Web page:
Assam’s budget for the fiscal year 2015-16 happens to be the last budget that Chief Minister Taurn Gogoi presented yesterday as Fince Minister of the State. What was widely expected—that this was bound to be a typical pre-poll budget—is manifested in the large number of benefits announced for senior citizens, women, students and other segments of the State’s population. And given the ambitious welfare agenda of the budget, it is surprising that the projected deficit should be as low as Rs 265.32 crore. In fact, one is inclined to take the projection of the Fourteenth Fince Commission (FFC)—that Assam will be a revenue surplus State by 2017-18—with a very large pinch of salt considering that actual expenditures have generally always exceeded the budget provisions in the past. The FFC said recently that according to post-devolution revenue estimates, Assam would remain revenue deficit only for the two fincial years of 2015-16 (Rs 2,191 crore) and 2016-17 (Rs 1,188 crore). Thereafter, Assam was projected to be revenue surplus by Rs 210 crore in 2017-18, Rs 1,953 crore in 2018-19 and Rs 3,387 crore in 2019-20. Given our predictable fiscal culture of waste, failure to anticipate and project expenditure correctly and massive leakage of public money, most fiscal projections made by Central agencies are likely to be incorrect. In fact, Assam could have been a revenue surplus State long ago if the government had been able to stop the leakage of sales tax revenues alone. But far from this ever being likely to happen, we have had massive misappropriation of funds received from the Centre over the years to the extent that people are justified in wanting to know whether there was any accounting undertaken by the State government at all. According to media reports, there is no trace of what happened to the balance of Central funds year after year for at least the last ten years. In some years, the disappearance of such funds has exceeded even Rs 19,000 crore.
Understandably, Tarun Gogoi has lined up grandiose plans for the budget just preceding the Assembly elections of 2016. He has plans for six new development councils, four new medical colleges, three more engineering colleges, another road bridge over the Brahmaputra on the outskirts of Guwahati, three multi-storeyed markets for the city and development schemes for women and children. He plans to give Rs 10,000 each to 200 widows in every Assembly constituency, old-age pensions to one lakh additiol beneficiaries and free hostel accommodation for Adivasis. He also intends to turn employment exchanges into career centres. He has also planned for skill development centres perhaps with idequate assessment of the human resource component of such ambitious plans. We have seen, how over the years, even the ITIs of the State have become incapable of imparting skills to their trainees. Plans like the one to have a plastics complex are indeed laudable in the context of the gas cracker project getting ready for commissioning, but this project should have been implemented about five years ago to get the State ready for a whole string of downstream plastics industries that Assam should have as soon as the gas cracker project is commissioned.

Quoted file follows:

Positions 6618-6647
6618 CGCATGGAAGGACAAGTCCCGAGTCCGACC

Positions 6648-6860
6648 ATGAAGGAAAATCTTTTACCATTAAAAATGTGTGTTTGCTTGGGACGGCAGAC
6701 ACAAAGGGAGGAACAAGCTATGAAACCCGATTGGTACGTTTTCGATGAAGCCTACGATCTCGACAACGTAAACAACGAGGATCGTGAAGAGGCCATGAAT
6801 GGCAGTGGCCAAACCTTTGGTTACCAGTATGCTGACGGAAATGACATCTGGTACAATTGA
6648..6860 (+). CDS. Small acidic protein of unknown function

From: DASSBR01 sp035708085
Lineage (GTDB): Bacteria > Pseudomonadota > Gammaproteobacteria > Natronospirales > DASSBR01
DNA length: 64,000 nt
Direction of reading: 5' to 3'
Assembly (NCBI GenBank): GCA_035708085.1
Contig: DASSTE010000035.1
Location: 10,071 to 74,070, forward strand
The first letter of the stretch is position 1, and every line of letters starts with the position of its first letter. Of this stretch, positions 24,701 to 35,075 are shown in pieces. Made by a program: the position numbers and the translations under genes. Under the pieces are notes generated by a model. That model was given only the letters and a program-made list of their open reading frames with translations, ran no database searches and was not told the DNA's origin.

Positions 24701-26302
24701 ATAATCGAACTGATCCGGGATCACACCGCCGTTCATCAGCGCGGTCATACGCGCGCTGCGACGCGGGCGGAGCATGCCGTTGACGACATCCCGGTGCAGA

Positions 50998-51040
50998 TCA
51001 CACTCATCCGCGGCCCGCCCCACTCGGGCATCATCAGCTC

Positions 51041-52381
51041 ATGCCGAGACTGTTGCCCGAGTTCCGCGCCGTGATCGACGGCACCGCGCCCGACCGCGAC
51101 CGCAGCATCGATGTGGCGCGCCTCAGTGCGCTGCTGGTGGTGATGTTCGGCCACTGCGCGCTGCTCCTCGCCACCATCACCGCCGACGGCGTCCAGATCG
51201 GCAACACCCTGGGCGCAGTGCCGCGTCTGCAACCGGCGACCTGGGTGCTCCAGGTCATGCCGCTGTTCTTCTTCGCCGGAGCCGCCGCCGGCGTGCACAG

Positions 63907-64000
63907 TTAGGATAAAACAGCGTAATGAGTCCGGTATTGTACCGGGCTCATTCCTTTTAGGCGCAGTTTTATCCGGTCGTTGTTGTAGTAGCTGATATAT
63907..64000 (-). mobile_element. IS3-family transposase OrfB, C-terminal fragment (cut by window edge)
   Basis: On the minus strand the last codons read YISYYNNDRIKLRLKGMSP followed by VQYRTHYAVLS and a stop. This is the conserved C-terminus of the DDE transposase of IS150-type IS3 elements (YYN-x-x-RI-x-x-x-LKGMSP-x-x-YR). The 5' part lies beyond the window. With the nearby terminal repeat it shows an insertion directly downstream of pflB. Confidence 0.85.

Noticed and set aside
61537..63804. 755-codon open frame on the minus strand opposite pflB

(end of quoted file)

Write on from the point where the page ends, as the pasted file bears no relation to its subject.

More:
Implementing many of the projects that figure in the budget for 2015-16 is likely to be somewhat more difficult than in the past because the NDA government cannot be expected to take kindly to the loot that has been taking place in our government departments and the fact that all responsible officers connected with the rampant corruption in the State have so far gone scot-free. The Centre has been perfectly justified in pruning grants-in-aid to the State in the absence of utilization reports and proper statement of accounts. The State government must, therefore, plan to implement its budget for 2015-16 with stricter norms for grants-in-aid set by the Centre. So, some of the more ambitious schemes will have to be pruned to size lest we have plans failing like the Food Security scheme. The budget also lacks evidence of any plans for better security for citizens, better education, better health care, a lower crime rate and a reduced sale of alcoholic drinks.